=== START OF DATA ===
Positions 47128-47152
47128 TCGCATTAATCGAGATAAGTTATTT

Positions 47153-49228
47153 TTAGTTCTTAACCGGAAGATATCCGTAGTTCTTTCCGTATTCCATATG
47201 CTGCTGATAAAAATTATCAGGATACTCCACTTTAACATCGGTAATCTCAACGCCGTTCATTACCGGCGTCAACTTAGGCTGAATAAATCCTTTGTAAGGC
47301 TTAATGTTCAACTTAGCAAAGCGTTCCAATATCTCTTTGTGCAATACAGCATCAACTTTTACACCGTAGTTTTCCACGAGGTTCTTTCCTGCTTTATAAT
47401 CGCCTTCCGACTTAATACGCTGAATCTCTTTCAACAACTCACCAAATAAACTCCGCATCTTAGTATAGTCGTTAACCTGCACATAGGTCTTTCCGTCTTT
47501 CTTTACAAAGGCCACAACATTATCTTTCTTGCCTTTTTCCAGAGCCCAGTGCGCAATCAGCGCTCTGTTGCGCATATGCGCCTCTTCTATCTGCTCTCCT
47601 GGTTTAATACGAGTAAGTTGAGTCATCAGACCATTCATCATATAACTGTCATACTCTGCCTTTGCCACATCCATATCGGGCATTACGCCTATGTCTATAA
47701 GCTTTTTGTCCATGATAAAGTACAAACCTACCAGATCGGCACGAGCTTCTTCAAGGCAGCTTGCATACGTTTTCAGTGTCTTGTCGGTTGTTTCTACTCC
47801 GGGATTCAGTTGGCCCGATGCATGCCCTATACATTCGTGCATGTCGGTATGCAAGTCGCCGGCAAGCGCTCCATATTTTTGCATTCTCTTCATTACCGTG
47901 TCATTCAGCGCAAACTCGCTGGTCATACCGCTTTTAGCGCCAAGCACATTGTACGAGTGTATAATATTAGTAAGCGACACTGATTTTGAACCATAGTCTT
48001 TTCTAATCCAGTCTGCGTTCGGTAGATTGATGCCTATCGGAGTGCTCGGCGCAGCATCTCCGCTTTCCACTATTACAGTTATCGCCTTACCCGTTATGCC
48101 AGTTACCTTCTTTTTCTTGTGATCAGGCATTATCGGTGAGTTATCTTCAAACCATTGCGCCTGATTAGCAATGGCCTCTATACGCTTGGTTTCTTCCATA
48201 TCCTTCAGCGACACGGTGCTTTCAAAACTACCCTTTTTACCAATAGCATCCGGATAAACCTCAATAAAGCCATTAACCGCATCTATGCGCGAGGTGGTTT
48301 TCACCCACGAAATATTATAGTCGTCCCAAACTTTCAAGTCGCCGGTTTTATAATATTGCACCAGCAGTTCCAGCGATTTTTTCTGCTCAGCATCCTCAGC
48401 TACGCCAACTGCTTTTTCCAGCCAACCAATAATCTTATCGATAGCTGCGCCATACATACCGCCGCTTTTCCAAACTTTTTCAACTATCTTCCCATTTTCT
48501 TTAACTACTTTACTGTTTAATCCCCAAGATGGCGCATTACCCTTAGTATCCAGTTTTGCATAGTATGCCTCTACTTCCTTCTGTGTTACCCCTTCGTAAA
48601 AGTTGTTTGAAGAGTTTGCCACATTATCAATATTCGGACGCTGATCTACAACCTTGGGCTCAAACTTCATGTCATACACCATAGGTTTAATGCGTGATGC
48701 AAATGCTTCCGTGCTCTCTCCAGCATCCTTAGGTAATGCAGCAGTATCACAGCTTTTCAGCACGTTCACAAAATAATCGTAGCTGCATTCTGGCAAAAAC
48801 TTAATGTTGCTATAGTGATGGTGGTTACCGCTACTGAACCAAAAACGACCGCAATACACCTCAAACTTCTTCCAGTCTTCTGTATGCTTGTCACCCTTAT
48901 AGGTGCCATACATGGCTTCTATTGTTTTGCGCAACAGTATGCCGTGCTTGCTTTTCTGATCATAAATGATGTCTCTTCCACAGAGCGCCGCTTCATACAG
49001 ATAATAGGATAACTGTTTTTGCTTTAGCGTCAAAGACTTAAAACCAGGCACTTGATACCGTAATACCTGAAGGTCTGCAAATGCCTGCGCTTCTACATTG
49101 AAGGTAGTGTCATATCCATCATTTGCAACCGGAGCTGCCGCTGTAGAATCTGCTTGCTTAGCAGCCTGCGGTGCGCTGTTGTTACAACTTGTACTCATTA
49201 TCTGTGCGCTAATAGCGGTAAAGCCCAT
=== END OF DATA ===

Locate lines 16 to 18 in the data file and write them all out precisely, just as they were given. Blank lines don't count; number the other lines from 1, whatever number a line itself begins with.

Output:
48301 TCACCCACGAAATATTATAGTCGTCCCAAACTTTCAAGTCGCCGGTTTTATAATATTGCACCAGCAGTTCCAGCGATTTTTTCTGCTCAGCATCCTCAGC
48401 TACGCCAACTGCTTTTTCCAGCCAACCAATAATCTTATCGATAGCTGCGCCATACATACCGCCGCTTTTCCAAACTTTTTCAACTATCTTCCCATTTTCT
48501 TTAACTACTTTACTGTTTAATCCCCAAGATGGCGCATTACCCTTAGTATCCAGTTTTGCATAGTATGCCTCTACTTCCTTCTGTGTTACCCCTTCGTAAA